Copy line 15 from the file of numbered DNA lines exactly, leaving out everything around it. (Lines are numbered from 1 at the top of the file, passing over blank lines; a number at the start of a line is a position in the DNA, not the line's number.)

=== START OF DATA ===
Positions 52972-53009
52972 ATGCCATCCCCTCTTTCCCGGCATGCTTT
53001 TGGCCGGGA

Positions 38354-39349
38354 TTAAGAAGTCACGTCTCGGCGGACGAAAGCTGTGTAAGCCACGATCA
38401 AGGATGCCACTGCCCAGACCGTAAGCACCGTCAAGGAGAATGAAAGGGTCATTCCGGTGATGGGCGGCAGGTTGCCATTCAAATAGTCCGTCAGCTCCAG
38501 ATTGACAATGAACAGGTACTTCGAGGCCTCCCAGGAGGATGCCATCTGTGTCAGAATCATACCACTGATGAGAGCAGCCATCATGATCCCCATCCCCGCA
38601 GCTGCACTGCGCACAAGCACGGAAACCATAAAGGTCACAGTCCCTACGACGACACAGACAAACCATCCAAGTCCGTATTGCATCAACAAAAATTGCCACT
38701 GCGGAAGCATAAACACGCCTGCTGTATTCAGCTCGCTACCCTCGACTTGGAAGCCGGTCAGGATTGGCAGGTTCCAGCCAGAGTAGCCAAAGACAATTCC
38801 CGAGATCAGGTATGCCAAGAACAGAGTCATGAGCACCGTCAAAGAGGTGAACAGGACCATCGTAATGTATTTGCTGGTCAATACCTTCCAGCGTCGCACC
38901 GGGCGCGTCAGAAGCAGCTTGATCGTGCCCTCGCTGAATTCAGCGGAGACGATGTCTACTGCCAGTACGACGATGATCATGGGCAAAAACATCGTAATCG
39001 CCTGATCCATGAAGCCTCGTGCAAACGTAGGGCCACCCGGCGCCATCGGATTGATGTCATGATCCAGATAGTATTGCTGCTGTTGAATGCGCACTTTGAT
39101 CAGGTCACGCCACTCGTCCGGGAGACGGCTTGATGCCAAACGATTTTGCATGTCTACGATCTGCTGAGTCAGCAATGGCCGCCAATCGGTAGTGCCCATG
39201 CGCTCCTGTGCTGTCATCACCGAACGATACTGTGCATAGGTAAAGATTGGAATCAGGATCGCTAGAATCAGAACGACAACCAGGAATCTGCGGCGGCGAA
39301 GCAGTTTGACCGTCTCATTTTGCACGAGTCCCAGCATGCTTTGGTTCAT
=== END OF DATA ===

39301 GCAGTTTGACCGTCTCATTTTGCACGAGTCCCAGCATGCTTTGGTTCAT